cc licensed ( BY SD ) flickr photo shared by iliveisl
“The Law of the Few says that there are exceptional people out there who are capable of starting epidemics. All you have to do is find them.” Malcolm Gladwell from the Tipping Point
Sitting down with a professor at a conference last spring in Calgary, we were talking about education reform. He told me he was in his late 60′s, and I thought to ask him, “How long have you been talking about this ‘reform’ for?”. He said he could not remember a time when he wasn’t having the conversation. That scared me.
Thinking about so many things that we know are right about practice (smart assessment practices that focus on each child, personalized education, connected learning, and so on), I thought “will these practices ever become the standard?” Soon after though, I thought about how many things we now see in many classrooms, must have become the standard at some point. I don’t know when, but they did. That actually gave me hope.
This is in no sense saying that I have all the answers. I don’t think anyone in education is saying that. I do however know that the more I connect to others, the clearer some answers are becoming. It is their expertise that I am tapping into and helping me improve my own practice.
As we have started the 2011-2012 school year here in Parkland, I have seen something hugely different from years prior. It is not that these things weren’t there, but I am now seeing people connect across the division to share and truly become teachers of our division, as opposed to only their school.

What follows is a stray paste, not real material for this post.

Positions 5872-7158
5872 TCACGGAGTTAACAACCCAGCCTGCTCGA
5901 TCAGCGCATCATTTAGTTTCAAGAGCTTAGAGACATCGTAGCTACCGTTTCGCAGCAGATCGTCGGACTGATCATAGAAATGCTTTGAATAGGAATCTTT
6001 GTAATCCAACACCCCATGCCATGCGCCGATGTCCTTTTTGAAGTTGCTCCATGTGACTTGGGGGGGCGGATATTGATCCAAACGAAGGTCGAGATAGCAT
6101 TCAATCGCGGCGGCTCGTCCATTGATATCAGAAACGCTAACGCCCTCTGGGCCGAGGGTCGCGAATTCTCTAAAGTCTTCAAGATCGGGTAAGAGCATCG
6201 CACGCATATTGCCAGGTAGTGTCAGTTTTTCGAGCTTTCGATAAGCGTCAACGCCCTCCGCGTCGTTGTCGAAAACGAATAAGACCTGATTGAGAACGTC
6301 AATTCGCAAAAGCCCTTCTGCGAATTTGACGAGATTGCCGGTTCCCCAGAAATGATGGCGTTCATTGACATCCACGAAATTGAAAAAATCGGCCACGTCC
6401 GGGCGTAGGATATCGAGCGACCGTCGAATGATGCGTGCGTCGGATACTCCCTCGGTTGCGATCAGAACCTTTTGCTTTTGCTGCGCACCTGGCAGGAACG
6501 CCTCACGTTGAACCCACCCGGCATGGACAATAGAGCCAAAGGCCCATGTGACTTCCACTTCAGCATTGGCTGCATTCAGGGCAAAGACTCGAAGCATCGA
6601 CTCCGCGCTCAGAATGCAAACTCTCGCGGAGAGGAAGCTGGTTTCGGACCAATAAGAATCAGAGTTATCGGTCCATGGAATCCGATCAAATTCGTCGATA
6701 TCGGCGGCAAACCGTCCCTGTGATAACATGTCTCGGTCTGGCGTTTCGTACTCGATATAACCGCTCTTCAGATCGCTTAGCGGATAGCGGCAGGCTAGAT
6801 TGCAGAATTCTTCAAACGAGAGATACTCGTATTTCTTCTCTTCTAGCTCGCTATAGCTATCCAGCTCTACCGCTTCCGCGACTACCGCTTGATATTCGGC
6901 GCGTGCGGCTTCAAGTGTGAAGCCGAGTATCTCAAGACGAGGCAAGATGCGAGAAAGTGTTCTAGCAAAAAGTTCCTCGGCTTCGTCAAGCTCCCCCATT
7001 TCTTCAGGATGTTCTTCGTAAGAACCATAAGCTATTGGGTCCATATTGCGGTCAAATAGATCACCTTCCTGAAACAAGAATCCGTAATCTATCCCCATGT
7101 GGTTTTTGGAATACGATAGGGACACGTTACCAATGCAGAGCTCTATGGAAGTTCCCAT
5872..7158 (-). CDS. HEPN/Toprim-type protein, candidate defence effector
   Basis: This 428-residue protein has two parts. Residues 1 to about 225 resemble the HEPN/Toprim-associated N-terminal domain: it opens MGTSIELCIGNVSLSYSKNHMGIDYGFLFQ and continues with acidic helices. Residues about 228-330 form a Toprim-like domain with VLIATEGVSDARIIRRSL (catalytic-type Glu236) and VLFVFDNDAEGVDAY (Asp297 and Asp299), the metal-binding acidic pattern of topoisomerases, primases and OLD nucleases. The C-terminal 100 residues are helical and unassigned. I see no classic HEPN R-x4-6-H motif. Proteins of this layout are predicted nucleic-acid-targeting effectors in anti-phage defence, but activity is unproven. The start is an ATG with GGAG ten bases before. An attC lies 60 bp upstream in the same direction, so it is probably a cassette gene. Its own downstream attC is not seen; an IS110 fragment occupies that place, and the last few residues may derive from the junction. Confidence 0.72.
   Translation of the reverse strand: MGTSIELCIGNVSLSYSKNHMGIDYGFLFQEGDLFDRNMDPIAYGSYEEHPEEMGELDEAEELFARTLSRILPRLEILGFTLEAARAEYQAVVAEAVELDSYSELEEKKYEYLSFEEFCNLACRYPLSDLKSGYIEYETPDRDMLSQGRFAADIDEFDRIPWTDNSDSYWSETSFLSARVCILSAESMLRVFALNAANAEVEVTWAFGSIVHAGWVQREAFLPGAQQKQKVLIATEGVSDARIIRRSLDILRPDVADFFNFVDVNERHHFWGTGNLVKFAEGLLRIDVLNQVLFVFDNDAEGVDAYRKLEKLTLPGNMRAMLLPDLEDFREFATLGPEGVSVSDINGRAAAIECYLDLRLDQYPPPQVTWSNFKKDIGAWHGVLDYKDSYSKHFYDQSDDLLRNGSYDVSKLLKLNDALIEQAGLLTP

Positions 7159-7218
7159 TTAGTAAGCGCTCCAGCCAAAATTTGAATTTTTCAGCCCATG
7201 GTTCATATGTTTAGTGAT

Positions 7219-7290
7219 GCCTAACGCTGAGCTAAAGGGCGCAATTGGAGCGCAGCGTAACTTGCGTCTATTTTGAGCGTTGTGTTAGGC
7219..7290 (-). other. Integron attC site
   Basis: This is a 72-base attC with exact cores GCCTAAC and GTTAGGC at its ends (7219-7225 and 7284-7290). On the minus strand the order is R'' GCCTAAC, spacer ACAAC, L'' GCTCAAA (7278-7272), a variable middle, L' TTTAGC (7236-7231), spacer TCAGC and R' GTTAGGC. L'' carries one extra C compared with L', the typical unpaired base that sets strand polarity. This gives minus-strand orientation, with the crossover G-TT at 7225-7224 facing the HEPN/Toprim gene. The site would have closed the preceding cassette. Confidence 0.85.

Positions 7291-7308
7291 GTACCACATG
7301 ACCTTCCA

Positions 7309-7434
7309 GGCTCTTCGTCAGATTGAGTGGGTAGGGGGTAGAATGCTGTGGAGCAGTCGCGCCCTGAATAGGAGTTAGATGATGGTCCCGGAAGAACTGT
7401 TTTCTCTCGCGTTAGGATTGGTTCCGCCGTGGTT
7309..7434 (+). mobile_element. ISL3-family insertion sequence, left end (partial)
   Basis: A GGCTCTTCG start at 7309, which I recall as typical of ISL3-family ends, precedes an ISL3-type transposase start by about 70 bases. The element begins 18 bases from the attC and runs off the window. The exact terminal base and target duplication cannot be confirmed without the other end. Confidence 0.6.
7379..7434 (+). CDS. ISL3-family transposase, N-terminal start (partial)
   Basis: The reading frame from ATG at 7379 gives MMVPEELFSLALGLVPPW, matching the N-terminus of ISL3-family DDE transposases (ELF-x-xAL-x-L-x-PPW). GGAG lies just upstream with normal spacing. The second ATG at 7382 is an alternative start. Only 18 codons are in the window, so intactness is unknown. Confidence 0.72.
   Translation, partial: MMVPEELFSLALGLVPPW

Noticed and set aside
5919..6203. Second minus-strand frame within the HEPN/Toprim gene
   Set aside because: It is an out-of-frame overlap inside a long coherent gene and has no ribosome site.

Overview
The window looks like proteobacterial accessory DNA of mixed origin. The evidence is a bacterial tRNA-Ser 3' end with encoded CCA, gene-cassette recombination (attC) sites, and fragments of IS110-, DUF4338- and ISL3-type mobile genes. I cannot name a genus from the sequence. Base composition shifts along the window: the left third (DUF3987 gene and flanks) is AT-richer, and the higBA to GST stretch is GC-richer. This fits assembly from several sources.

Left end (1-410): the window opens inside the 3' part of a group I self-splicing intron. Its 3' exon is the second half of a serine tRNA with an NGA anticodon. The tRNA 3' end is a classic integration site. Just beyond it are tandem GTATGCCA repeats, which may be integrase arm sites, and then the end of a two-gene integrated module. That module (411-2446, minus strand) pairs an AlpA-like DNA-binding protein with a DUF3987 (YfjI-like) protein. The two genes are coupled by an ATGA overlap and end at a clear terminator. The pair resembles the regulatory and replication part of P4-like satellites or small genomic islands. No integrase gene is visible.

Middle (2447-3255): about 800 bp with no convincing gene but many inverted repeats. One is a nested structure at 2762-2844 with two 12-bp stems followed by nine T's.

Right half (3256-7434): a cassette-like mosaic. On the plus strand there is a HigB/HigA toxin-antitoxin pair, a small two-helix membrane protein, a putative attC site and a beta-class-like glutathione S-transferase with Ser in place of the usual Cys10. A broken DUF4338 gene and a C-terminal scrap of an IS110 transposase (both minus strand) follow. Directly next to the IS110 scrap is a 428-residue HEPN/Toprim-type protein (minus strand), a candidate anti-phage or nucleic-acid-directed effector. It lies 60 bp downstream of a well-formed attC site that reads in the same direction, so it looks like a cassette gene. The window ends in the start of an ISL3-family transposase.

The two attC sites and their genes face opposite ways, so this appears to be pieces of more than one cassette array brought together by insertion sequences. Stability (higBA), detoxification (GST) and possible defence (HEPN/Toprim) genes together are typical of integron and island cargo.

Here is a little snippet from the Parkland School Division website:
Serving over 58,000 residents in an area of over 3,995 square kilometers, our division operates 21 schools and several alternate sites.
No matter the unique planning that you could do for the division, it is near impossible for our entire staff in this area to meet face-to-face for any amount of time that would really push the envelope forward, but even more importantly, create solid relationships in such a large geographical area.
I really believe that the ability to bring people together begins with leadership. Our Superintendent, Tim Monds, started off our year by having a wonderful speech discussing the path that lies ahead while sharing how :
As we learn together in PSD, we will continue to focus on literacy and numeracy and prepare our children to be critical thinkers who are connected to one another more than we can imagine. We will model this for our students. I recently set up a blog for our Lead Team. It was new for me and I was not ready to go beyond the Lead Team at that time. I am now. I was learning and needed to feel comfortable with blogging. In July, our Future Planning Team attended a 21st Century Learning conference in Niagara Falls. At that conference I began tweeting. Me – tweeting? I’m a busy guy. Who has time for that? However, I have been following a few people and looking up recommended articles and I am realizing the connections are making me a better educator.